Please get in touch if you need any help with a problem.

Wishing you all the best for a happy and healthy new year.

A Festive Tip

A lot of people come in to the clinic to see me in the weeks running up to Christmas and explain to me how they have hurt their back. Or often strained their neck and shoulders wrapping Christmas presents! So here’s a few considerations to try and make this process more comfortable.

  • Not all gifts are table-sized, but where possible sit at a table (as opposed to on the floor) to wrap your gifts. A patient told me this week they sit at an ironing board as they can adjust the height to make it work perfectly for them. I think this is a great idea.
  • Avoid twisting and bending at the same time.
  • Take regular breaks away from the wrapping activity. Go and do something different or just have a move around regularly.
  • Be mindful of where your shoulders are. Are they up around your ears? Relax them down.
  • Try and stay calm, try not to hold your breath -practice relaxed breathing. This will support both body and mind.

I personally am a bit of a Christmas Grinch on this subject as I have very little patience for sticky tape! So I definitely need to monitor my breathing and shoulders. Happy to help if any issues arise in you.


Things You Should Know About Receiving Osteopathic Treatment

A systematic review into the risk of adverse events following manual therapy treatment, concluded that the risk of major adverse events is low. The relative risk of adverse events appeared greater with drug therapy. They did find that about half of manual therapy patients experience “minor to moderate adverse events” after their treatment.

It isn’t uncommon for people to experience a non-serious treatment reaction. The most common of which is feeling muscle soreness or a temporary increase in pain beyond your treatment session. This is most often felt much like the discomfort you might be familiar with – the muscle soreness you can get after an exercise session. It varies, but commonly starts the evening or day after the session, and may be apparent for 1-3 days.  A further study found that the majority of these reactions (67%) resolved within 24 hours.

People very often respond the same way to any manual therapy. So if you’ve experienced post-session soreness after chiropractic or physiotherapy sessions, you will probably have the same experience with osteopathic treatment. There are clearly variables that will contribute – a new injury will feel different to a pain that’s lingered for some time, the treatment modality used, the area you’re having worked on, the time in a lady’s menstrual cycle, someone’s emotional state… We all follow rhythms and variations in our bodies which may affect our response to treatment.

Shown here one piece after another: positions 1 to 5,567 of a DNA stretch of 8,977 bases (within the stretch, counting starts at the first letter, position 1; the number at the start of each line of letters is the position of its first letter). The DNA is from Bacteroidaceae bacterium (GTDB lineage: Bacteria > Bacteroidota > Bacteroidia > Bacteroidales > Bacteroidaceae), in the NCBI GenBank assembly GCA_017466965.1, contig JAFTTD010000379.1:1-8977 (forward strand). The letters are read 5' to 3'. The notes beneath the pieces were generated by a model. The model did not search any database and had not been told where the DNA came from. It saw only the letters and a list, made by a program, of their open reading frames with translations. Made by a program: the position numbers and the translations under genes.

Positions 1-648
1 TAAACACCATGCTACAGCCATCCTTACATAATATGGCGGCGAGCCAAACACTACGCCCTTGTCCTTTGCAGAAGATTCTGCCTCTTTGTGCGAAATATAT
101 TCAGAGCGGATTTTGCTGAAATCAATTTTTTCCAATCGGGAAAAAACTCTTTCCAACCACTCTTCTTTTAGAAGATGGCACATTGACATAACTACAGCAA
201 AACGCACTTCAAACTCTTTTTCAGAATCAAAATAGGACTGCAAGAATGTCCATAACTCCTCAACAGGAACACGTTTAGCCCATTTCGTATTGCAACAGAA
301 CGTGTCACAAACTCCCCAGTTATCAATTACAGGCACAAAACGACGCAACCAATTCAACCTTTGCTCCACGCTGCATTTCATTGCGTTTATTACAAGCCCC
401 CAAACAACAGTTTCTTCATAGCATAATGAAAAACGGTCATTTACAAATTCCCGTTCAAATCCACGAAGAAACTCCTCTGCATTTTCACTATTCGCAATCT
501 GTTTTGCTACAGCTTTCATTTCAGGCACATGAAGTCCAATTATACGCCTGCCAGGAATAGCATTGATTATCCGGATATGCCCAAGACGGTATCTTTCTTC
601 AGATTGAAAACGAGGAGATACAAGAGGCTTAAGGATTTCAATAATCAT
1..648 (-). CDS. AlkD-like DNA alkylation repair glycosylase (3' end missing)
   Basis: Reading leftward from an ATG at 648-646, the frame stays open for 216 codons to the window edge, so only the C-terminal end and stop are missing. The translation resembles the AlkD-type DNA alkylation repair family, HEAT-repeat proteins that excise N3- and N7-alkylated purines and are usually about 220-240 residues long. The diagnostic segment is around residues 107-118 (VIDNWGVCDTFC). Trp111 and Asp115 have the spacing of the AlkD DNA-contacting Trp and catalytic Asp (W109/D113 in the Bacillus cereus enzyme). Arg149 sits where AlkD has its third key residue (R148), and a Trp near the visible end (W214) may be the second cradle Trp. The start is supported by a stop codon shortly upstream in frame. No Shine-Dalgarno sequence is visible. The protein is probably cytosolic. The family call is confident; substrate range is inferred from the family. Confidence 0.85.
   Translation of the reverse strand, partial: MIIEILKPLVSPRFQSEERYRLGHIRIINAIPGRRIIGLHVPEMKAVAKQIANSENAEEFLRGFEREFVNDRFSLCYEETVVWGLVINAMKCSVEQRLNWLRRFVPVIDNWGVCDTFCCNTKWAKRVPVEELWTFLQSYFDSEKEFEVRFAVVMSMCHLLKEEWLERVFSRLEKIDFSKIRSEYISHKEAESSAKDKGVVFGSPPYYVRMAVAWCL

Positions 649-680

I am mindful of people’s treatment reactions following their visit to me and will try to factor this into my treatment plan. Not always, but very often, a reaction gets less or doesn’t occur at all as a treatment course progresses. However some people always follow a familiar pattern to them. I will let you know how to deal with any treatment reaction in your session. Often tactics like hot or cold applications will alleviate any discomfort.

Another common treatment reaction is feeling tired. If you experience this and you’re able to, have a nap. Your body perhaps needs a little rest-time to deal with the problem being experienced.

Following osteopathic treatment:

  • Think, rest and regular gentle movement. Don’t go to the gym or embark on a major DIY project. But do stay gently mobile.
  • Have a drink of water beyond your session. A hydrated body will work better and respond more swiftly.
  • Follow any additional self-care given to you. Such as cold or hot applications. Maybe specific exercises.

Give me a call if you’re experiencing any problems.